We had signed up to the ‘Amazing Race’ which was like a treasure hunt around Seoul. Each team was given a list of tasks to do/things to find throughout Seoul and record them. We had to complete as many of the tasks as possible before 2:30pm. It seemed a fun idea at the time… when we naively signed up….in England. Despite the heat, we decided to go through with it and were lucky enough to have a fun group of other like-minded adoptees. None of us we were in it to win it, we just wanted to shelter in the air con and eat cold noodles! We completed 6 out of the 10 tasks which as far I was concerned was pretty good considering it was 36 degrees with 90% humidity. One guy on our team said ‘I went to the Amazon rainforest last year during the summertime. This is far worse!’ Splendid. Many companies here hand out fans on the streets advertising their latest product or service. I saw a woman handing out fans in Myeongdong, grabbed one and started to fan myself down. Only to realise that on the fan was WONDERBRA written in huge yellow letters. Sod it, I didn’t care.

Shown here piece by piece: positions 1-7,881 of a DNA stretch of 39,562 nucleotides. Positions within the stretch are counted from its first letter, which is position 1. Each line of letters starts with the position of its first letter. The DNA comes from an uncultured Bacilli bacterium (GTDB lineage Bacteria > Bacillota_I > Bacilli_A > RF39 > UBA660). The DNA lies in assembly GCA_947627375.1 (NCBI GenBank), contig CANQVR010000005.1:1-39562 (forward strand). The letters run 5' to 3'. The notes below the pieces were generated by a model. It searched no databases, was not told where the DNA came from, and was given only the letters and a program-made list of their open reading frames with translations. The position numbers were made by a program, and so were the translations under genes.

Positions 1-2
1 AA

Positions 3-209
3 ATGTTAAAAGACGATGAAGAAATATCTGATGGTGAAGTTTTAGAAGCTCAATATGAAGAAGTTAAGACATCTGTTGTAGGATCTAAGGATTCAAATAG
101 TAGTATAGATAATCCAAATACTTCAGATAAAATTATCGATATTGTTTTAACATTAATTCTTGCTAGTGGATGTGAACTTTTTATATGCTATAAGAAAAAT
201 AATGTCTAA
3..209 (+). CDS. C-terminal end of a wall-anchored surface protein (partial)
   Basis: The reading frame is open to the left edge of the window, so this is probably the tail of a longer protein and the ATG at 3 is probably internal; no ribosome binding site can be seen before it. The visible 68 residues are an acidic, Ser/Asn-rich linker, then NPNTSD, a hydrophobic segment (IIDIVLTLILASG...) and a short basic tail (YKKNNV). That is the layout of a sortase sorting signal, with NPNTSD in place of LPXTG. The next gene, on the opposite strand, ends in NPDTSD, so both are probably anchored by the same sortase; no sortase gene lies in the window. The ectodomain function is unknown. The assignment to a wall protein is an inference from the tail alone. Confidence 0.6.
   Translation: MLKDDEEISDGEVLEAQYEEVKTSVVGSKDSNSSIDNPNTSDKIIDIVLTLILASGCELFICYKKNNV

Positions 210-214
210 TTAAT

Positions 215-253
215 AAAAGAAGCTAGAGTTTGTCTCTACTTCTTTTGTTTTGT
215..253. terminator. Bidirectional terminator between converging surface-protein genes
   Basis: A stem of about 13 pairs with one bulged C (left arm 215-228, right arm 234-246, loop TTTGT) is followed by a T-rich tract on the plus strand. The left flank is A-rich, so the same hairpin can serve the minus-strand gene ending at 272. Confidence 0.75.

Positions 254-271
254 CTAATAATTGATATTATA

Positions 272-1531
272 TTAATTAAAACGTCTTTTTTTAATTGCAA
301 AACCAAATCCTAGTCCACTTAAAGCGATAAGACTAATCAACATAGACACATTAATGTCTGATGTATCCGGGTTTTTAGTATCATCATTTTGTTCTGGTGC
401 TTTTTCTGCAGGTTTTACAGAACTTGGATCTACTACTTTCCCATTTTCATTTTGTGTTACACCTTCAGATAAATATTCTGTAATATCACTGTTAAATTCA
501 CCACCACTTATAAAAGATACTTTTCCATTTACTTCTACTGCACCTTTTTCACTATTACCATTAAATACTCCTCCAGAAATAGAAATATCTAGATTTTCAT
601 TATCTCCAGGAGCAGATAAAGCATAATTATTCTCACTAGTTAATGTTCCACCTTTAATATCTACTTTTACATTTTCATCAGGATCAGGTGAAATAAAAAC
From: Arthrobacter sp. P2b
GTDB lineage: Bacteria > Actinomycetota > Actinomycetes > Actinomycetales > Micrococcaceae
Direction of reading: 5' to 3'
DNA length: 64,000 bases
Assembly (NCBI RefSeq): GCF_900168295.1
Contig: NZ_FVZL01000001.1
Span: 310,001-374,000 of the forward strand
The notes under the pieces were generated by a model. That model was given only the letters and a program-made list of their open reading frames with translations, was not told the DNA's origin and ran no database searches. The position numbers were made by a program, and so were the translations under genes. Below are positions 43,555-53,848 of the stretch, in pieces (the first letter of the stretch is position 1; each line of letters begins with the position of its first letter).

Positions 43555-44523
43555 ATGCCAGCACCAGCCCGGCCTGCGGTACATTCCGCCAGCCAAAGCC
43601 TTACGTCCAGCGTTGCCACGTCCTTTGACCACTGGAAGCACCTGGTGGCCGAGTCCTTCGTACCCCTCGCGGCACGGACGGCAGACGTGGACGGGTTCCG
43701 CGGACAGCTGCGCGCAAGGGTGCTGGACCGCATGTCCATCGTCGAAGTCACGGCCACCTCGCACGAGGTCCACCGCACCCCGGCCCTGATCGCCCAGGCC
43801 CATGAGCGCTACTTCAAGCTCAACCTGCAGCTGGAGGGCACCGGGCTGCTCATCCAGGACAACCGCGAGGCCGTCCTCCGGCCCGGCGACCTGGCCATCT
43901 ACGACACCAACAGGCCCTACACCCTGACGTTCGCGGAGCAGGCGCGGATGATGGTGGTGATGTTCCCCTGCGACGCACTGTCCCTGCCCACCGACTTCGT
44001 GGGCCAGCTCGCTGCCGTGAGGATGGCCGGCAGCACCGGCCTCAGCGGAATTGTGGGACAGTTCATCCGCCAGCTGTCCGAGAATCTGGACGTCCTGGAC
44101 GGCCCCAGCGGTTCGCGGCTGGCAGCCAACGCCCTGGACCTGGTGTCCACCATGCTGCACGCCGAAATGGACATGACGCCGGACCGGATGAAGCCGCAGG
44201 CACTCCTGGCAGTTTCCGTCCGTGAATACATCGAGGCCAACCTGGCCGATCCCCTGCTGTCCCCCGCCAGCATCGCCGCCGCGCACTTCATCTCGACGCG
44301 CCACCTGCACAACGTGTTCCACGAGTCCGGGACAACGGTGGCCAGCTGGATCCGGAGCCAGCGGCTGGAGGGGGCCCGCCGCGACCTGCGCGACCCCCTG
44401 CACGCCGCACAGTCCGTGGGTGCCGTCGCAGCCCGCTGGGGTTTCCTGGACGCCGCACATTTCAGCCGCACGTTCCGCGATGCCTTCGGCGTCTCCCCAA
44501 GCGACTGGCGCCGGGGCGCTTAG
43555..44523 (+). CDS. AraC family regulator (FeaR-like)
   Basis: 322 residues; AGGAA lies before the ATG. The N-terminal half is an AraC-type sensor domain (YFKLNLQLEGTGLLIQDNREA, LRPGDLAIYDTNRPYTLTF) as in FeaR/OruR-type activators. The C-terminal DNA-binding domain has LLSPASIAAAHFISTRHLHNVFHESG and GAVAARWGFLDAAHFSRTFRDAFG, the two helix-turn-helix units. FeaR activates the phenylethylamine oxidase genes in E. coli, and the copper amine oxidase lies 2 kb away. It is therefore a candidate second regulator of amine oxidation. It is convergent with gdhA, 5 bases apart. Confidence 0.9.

Whilst we were melting in the Seoul heat, the other half of the adoptees at the conference were wise and stayed in the air-conditioned hotel watching films on adoption. Fortunately I had seen all three films before – AKA Dan, Approved for Adoption and Twinsters. AKA Dan can be watched on YouTube. He was there at the conference and gave a Q&A on his documentary film series which is about how he found his twin brother who was still in South Korea and was not adopted. The second film ‘Approved for Adoption’, is a French animation film (Couleur de peau: Miel). It tells the story of Jung, a South Korean orphan who was adopted in to a family in Belgium and describes his childhood being stranded between two cultures. The memoir uses a mixture of archival film and animation and it is just heartbreakingly wonderful. Please watch it, it is simply incredible.The third film Twinsters is on Netflix and is also good. It’s about a set of twins (duh), one who was adopted in to America and one who was adopted in to France and how they came to find each other. I think I’ve told most of my close friends to watch this!